Suburbia I've Given You All And Now I'm Nothing review by The Wonder Years

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  • Released: Jun 14, 2011
  • Sound: 9
  • Lyrics: 9
  • Overall Impression: 9
  • Reviewer's score: 9 Superb
  • Users' score: 9.7 (36 votes)
The Wonder Years: Suburbia I've Given You All And Now I'm Nothing
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Sound — 9
As with previous albums and EP's by The Wonder Years, the sound is no different. The guitars are loud and play catchy melodies that you'll hum along to after the first listen. The bass is low, deep and fast. Songs like "Woke Up Older" and "Don't Let Me Cave In", the bass stands our or has a bass "solo" of sorts. In "Suburbia", there is an excellent mix of fast paced action riffs and slow, soft ballad type songs. "Suburbia" (the song), though short, is one of those ballads that in part reminds some of "Logan Circle (A New Hope)" off of "The Upsides" reissue. The sound in "Suburbia" lives up to all expectations and very, very high standards made by 2010's "The Upsides".

Lyrics — 9
One of the best aspects of The Wonder Years are the lyrics. In "The Upsides", Daniel "Soupy" Campbell sang of getting out of depression (The album is called "The UPSIDES"!) Those songs were meaningful in every way from singing about the loneliness of breaking up, moving out of your girlfriend's apartment to doing some very messed up things involving the WBC with your friends just to make you feel better. "Suburbia" is just as every bit meaningful as it is fun. "I came out swinging from a South Philly basement / Caked in stale beer and sweat under half-lit fluorescence / I spent the winter writing songs about getting better / And if I'm being honest, I'm getting there." These lyrics are an honest, genuine and sincere way of letting us know that depression is serious, but it can also be fixed by singing, friends and just a good time. The lyrics fit the music in every way. Soupy and the entire gang shine with their vocals and lyrics in "Don't Let Me Cave In".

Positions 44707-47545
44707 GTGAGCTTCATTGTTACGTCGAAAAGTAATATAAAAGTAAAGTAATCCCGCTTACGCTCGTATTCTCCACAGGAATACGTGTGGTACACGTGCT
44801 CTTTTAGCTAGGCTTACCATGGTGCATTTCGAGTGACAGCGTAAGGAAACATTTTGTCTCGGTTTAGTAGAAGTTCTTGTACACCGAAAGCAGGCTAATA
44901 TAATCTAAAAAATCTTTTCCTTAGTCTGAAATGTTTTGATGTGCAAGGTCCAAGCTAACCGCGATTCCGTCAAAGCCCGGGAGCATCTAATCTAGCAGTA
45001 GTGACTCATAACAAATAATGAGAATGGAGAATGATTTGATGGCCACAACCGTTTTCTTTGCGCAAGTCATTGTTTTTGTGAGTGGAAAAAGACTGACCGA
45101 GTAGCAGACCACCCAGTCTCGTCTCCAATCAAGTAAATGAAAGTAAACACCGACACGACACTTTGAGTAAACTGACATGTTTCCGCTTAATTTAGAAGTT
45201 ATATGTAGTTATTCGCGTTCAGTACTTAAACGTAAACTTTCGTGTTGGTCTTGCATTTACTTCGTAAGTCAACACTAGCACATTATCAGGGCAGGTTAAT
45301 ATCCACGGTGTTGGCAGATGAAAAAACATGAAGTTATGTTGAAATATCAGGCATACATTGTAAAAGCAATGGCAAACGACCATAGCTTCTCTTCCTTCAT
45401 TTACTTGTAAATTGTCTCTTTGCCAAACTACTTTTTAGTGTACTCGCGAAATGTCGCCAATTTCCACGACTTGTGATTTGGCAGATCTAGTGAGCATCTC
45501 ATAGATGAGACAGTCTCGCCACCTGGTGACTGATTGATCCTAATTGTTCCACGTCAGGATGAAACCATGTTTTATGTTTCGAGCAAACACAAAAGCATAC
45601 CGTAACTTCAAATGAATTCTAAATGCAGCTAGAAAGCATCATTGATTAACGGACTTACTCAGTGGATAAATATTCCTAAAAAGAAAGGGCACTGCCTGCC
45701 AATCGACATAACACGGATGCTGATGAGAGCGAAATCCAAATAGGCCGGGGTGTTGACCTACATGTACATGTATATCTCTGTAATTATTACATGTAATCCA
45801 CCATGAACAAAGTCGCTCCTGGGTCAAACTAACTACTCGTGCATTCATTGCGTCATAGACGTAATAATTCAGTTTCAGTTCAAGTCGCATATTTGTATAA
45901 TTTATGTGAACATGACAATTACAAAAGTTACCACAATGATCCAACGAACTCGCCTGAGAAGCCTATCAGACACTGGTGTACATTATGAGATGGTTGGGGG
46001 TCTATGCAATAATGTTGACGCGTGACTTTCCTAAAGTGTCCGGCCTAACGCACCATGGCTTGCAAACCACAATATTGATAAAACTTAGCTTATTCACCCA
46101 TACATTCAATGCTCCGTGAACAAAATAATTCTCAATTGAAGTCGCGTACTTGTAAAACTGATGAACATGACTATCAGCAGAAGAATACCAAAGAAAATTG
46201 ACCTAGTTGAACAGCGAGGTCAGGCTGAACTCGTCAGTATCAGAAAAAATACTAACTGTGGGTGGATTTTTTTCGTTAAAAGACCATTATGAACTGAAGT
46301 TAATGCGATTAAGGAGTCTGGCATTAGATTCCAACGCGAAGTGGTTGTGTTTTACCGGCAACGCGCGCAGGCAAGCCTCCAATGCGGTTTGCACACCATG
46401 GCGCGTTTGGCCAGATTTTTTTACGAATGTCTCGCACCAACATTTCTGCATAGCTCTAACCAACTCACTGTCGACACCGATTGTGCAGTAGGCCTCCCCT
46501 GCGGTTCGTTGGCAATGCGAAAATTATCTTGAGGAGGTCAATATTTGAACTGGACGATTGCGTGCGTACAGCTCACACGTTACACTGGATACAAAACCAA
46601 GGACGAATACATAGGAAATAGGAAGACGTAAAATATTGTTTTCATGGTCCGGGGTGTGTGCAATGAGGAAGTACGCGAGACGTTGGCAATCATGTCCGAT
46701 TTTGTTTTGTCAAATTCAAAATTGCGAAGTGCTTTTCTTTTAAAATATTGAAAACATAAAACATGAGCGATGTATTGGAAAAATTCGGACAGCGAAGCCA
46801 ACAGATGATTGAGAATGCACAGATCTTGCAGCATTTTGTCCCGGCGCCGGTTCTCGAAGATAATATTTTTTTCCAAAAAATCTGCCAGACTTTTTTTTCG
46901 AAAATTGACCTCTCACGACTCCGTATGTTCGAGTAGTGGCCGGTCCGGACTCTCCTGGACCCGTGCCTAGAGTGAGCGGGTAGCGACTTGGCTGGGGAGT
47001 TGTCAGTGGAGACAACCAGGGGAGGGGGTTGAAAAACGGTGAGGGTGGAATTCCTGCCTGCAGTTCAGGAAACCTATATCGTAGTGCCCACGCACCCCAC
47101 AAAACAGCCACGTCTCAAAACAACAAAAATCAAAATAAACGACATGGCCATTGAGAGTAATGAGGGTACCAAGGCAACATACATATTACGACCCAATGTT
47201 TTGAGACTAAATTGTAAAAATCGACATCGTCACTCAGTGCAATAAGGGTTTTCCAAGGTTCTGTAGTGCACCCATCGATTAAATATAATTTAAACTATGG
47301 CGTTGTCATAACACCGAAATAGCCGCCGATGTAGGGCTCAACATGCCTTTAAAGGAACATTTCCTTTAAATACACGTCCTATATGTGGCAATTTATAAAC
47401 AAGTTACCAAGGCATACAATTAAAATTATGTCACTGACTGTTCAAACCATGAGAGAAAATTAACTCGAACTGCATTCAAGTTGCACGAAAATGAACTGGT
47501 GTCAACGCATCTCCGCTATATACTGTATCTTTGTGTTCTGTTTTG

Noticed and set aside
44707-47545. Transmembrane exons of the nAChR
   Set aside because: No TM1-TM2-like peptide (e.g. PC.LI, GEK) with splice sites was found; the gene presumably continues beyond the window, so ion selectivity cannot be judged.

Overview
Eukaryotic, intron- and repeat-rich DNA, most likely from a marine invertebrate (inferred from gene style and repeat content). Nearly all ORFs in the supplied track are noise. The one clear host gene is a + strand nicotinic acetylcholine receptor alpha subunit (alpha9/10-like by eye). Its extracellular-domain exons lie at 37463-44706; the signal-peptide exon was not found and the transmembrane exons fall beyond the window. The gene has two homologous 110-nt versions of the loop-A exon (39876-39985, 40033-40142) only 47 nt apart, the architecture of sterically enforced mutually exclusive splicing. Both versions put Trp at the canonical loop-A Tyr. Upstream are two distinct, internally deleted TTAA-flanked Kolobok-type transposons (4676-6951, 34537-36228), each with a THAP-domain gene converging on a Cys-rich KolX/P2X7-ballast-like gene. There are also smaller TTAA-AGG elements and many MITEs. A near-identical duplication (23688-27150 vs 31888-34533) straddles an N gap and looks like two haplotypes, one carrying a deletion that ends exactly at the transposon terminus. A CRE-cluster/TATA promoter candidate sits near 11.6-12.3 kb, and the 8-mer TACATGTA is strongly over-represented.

Overall Impression — 9
If this album was stolen, I would forever hunt the person who did so; I would do the exact same with all of The Wonder Years' albums. I would gladly buy another one again, in a heartbeat, even. Every song is impressive in its own way by guitars, drums, bass and lyric standards. One straight listen-through is never enough for a Wonder Years. To say that this album is a top notch in the pop-punk genre is like saying 2012 won't be the end of the world. It's clearly obvious... The Wonder Years have done it again with "Suburbia". Top notch guitar melodies and even higher notch lyrics. It is very difficult to imagine pop-punk getting better in any way after this album.

5 comments sorted by best / new / date

    r0ckth3d34n
    I don't think it's quite up there with The Upsides; that CD was an absolute masterpiece. Suburbia is close to that, but it's almost heavier and more simplistic. I really liked it nonetheless.